Now, what happens in the rod's frame? At first the rod is touching the right-hand ring, and the right-hand ring is sending signals to the central controller. Then there's an interval of time when the rod is touching both rings, and both rings are sending signals to the central controller. Then there's a time when the rod is touching only the left-hand ring, and only the left-hand ring is sending signals to the central controller.

What does the central controller see, then? Does it ever see signals from both rings at once? No--even though there was a time when signals were being simultaneously from both rings, those signals do not arrive at the central controller at the same time. This is because the central controller is moving rapidly to the right, fleeing any signals emitted from the left-hand ring. This causes it to see the right-hand signals earlier than it otherwise would, and the left-hand signals later than it otherwise would, because the left-hand signals have to go farther before they catch up with the fleeing controller. The controller ends up seeing all the signals from the right-hand ring before any signals from the left-hand ring start to arrive. So the central controller never sees simultaneous signals from both rings, and never explodes the bomb.

The deep lesson here is that you can't really talk about whether two events happen "simultaneously" if they happen at different points in space. You have to specify a frame of reference before you can talk about simultaneity. If you construct a mechanism that decides whether two events happen simultaneously, what it will actually do is decide whether the events happened simultaneously *in a certain frame* (the rest frame of the mechanism). In other frames, events that your mechanism decides are "simultaneous" will not look simultaneous.
That's really great! It seems very consistent, and I am satisfied by this, thank you very much.
 
  • #11
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Let's label the ring on the right ring1, the ring on the left ring 2. Define 4 events:

f1 - front of bar passing ring 1
b1 - back of bar passing ring 1
f2, b2 similarly.

In the bomb frame, you agree the order of these events is: f1,b1,f2,b2 and the bomb doesn't go off. The explosive order would be f1,f2,b1,b2. Note also, that causality requires f1 before b1, and f2 before b2 in all frames.

Now, we note that in the rod frame you have the explosive order: f1,f2,b1,b2. Note it is still consistent with the causality requirement. So you think the bomb explodes. What you miss is that in the rod frame, the clock moving with ring 1 is behind the clock moving with ring 2, sufficiently so that using the readings on these clocks the order remains f1,b1,f2,b2. Please note that any method of detecting that the rod is through both rings at the same time in the bomb frame must be equivalent to reading suitably synchronized clocks.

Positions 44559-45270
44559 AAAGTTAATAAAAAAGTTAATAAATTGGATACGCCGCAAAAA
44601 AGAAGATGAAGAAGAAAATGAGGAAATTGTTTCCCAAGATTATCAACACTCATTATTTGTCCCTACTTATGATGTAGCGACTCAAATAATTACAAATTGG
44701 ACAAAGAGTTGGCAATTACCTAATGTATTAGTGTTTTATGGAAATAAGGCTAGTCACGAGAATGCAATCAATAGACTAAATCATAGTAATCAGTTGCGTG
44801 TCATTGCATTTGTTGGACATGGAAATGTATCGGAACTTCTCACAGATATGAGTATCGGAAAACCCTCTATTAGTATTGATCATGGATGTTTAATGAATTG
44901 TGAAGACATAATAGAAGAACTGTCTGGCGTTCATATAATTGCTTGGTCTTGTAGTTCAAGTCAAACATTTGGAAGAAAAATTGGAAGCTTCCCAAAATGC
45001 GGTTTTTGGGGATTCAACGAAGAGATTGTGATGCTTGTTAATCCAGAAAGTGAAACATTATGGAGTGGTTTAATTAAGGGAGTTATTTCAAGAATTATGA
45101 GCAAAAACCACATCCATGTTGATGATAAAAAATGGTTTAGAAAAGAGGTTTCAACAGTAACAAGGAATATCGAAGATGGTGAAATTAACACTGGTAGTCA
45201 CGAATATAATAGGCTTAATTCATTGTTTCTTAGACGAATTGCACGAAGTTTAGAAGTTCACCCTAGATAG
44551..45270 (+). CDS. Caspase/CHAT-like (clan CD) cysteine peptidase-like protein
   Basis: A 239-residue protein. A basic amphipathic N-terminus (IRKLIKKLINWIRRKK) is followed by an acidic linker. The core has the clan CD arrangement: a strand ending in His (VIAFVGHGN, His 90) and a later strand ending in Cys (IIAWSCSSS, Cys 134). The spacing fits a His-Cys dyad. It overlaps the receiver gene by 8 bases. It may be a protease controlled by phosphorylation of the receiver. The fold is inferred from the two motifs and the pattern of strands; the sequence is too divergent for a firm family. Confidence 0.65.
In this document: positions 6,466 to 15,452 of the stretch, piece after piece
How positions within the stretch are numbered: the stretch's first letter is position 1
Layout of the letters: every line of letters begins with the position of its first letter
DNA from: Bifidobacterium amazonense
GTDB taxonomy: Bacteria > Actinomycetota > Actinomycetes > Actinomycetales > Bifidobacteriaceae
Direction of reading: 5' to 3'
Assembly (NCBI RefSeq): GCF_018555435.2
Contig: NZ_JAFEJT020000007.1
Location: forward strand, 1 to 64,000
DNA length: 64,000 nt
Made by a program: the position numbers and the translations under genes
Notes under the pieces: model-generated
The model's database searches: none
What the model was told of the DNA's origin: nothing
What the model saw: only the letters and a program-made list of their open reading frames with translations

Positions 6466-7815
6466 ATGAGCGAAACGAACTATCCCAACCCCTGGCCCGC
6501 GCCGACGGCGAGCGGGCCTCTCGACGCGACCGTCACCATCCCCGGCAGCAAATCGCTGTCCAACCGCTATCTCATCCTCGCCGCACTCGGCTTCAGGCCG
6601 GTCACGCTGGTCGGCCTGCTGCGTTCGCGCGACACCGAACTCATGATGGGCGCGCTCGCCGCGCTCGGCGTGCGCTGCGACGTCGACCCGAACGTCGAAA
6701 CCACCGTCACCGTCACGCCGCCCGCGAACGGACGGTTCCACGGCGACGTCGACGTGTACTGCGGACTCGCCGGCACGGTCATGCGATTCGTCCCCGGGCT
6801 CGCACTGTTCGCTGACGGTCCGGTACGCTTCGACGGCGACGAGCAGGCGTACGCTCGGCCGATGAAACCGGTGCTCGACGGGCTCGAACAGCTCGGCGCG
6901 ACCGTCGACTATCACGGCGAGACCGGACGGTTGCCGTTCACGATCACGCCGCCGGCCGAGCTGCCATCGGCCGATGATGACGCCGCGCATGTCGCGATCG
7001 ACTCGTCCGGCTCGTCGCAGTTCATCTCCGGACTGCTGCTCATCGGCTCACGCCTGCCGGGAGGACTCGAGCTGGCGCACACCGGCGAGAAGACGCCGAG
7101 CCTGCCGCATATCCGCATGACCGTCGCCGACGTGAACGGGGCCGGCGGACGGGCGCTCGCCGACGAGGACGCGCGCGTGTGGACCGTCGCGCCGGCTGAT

Excuse my ignorance, but doesn't that imply that the flow of current must also be according to the synchronized clocks? assuming the rod completes a circuit.
 
  • #12
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bgq, the reason this problem is confusing you is that you haven't specified exactly how the rod-detector works, and under exactly what circumstances it causes the bomb to go off. Specifying a mechanism for this, and analyzing it in both frames, should clear your confusion by letting you examine exactly what happens in both frames.

Let's say the bomb operates by the following simple mechanism: Whenever a ring is in contact with a rod, it is sending a signal toward some electronics at the center of the bomb saying, "I am currently in contact with the rod!" Let's say this signal propagates at the speed of light. If the electronic controller at the center of the bomb detect signals from both rings at once, the bomb explodes.

What happens in the bomb frame? First the rod comes into contact with the right-hand, ring. While the rod is in contact with this ring it is sending signals to the central controller. Then there's a brief interval when no ring is touching the rod, and no signals are being sent. Then the left-hand ring contacts the rod for a while, and sends signals to the central controller. What does the central controller see? It sees what I just described, but delayed by the time the signals take to travel from the rings to the electronics. The central controller never sees signals from both rings at once, so the bomb doesn't explode.